In my Math 2240 discussion section last week, I played my first game of chess in nearly two months. It felt like it had been forever since I last played chess. But considering how much I used to play it, I thought I’d slide back in easily. It turned out I did not.
There was one slight variation we added to the game. Instead of white moving first, we had black move first. This probably doesn’t seem like much. You would think that it is the exact same thing as a normal chess game, just that black acts as white and white acts as black.
But to me, I looked at the board and felt that something was eerily wrong. As someone who had spent a great deal of time memorizing openings, I am used to seeing certain patterns and positions on the board. This time I wasn’t seeing any of them. The piece colors and left-right orientation were messed up.
Because of the first-move switch, the game did not feel like chess. It felt alien, it felt like I was playing the game for the first time in my life.
Logically speaking, black moving first is not a different game. It is exactly the same as normal chess but with colors and left-right reversed. A computer AI would never know the difference. But for a human, there’s something odd when something you take for granted suddenly changes. It’s like you wake up one day and the Sun appears green. It’s still giving off plenty of light for everyone to go about their daily life. But it would still be odd. Odd enough that people would behave differently, even if they don’t have to.
When a fact as deeply ingrained as “White moves first” is violated, it sends a hell of a confusing message to our minds.
Does this apply to anything in real life? Other than for annoying or disorienting people, it seems not. It’s just something quite strange to think about.
I’m generally a fast player, and although this is a disadvantage in that I make plenty of careless mistakes, it does mean I rarely get into time trouble. The following is one of my favorite games. It’s really less of a comeback than it is an extraordinarily lucky swindle.
Li, Sean (1383) – Haley, Connor (1754)
Texas State Scholastic. 2/23-24/2005. Round 7 (final).
My opponent’s rating of 1754 was rather intimidating at the time, but I had just beaten a 1640 and a 1700 in rounds 5 and 6 respectively. I had 5 points; winning this game would put me at 6 points out of 7.
1. c4 c6 2. g3 Nf6 3. Bg2 d5 4. b3
A somewhat unusual opening.
4… e6 5. Nc3 Be7 6. d3 Qa5 7. Bd2
The only reason I take note of this position here is that this is exactly the same position as my game after my 7th move two rounds earlier in the same tournament. I won that game against a 1640, so I thought it was pretty good for me that this game was proceeding the same way. At move seven, however, my previous opponent played 7… Bb4, whereas Haley played 7… Qd8, a more conservative move.
The game was G/75; each side started with 75 minutes, and there was a 5-second delay on each move. At the end, my opponent had run out of time, while I had 51:07 remaining. With this win, I had 6 points, and tied for second place; this is the best I have ever done at a Texas State Scholastic.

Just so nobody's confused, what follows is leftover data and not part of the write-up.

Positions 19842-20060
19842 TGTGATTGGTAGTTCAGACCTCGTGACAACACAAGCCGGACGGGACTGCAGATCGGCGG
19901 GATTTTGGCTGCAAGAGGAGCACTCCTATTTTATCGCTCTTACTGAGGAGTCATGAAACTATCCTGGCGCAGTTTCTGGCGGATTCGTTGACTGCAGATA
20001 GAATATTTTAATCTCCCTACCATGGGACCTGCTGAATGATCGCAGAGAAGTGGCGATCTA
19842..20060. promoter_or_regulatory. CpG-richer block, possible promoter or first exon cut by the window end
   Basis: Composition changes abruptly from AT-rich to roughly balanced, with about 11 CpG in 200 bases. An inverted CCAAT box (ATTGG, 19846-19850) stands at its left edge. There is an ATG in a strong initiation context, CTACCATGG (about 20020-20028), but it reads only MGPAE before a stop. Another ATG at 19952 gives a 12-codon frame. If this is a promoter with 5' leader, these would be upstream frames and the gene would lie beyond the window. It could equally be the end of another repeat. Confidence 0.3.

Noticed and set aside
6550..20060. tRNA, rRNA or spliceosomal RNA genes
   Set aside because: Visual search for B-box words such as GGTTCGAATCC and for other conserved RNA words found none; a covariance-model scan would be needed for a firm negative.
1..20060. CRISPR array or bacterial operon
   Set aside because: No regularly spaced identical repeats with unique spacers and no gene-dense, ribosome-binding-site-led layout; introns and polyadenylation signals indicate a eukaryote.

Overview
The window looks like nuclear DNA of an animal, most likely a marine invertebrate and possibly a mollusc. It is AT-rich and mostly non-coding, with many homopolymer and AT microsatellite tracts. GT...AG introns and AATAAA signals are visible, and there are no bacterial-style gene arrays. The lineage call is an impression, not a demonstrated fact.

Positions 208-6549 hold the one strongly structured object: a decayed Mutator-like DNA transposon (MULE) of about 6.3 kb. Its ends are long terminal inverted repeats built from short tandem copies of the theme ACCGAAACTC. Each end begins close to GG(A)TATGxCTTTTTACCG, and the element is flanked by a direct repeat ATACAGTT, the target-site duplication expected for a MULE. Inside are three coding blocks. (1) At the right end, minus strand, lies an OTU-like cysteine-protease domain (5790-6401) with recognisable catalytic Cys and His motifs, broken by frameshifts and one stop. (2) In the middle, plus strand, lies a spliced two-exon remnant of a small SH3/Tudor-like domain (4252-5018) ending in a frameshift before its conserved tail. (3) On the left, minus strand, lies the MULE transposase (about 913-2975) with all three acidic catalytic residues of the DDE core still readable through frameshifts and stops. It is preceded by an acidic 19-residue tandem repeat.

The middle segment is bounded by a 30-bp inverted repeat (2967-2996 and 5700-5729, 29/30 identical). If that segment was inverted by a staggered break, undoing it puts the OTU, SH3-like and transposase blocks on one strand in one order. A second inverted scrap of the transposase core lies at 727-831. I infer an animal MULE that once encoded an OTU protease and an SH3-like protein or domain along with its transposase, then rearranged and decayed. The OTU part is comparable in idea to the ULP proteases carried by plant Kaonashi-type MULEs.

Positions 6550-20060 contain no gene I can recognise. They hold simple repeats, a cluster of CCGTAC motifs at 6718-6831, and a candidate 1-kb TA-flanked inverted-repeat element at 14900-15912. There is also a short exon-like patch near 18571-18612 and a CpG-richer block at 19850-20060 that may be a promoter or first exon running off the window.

Earlier I decided to devote part of this blog to chess. I thought I would begin with my oldest game that I still possess. This happens to be the first-round game of the 2003 Houston Open in my 6th grade, in the scholastic section; the tournament was actually my eighth rated tournament, but I do not have my notation sheets from any of my first seven.
I would like to bore the reader with a history of how I started chess, but then again, it would be boring. I learned how to play in 4th grade; my first rated tournament was in 5th grade. Because that was in early 2003, and because the United States Chess Federation (USCF) was just starting its online player rating tracking system, there were a few minor bugs—in my case, my “first” tournament was actually the third I played in, the 2003 Texas State Scholastic from March 1-2, 2003 (I wish I had the games from this tournament), and this gave me a provisional rating of 1372, which was fairly high to start with.
I don’t know how, but on October 11, 2003, my listed rating at the Houston Open was still 1372 (it should have been 1304). My first round opponent was Joseph C. Wong, at the time rated 853. (Just after the 2010 Texas State Scholastic, my rating is 1806 and his is 1951.)
At this point I decided to sacrifice the dark-squared bishop for two pawns with 12. Bxh6, intending 12… gxh6 13. Nxh6, but I did not anticipate 12… Bxf5. White finishes this combination down a piece for two pawns.
I’m an amateur chess player (I’ve won money from tournaments, but that hardly qualifies me as professional), and thought to add some chess stuff to my blog. The reason? I just played in the Texas Scholastic (Feb 20-21), which will probably be my last major scholastic tournament. Over the years I’ve had quite a few interesting games (mostly at non-scholastic tournaments, particularly in Vegas and Philadelphia), and thought I would share some of them here.
I’m still trying to find a good way to post chess games into a blog. Because I am using WordPress.com instead of self-hosted WordPress, plug-ins are not going to work. And WordPress does not have a native chess reader as it does for math (LaTeX typeset).
Here are a couple options I found.
For simplicity we shall consider the game 1. f4 e5 2. g4 Qh4#. Chess players should recognize this as the Fool’s Mate, the shortest possible game—Black checkmates on the second move. The first option is to simply take screenshots at critical points and have the reader visualize the rest. (This isn’t too hard for serious players.)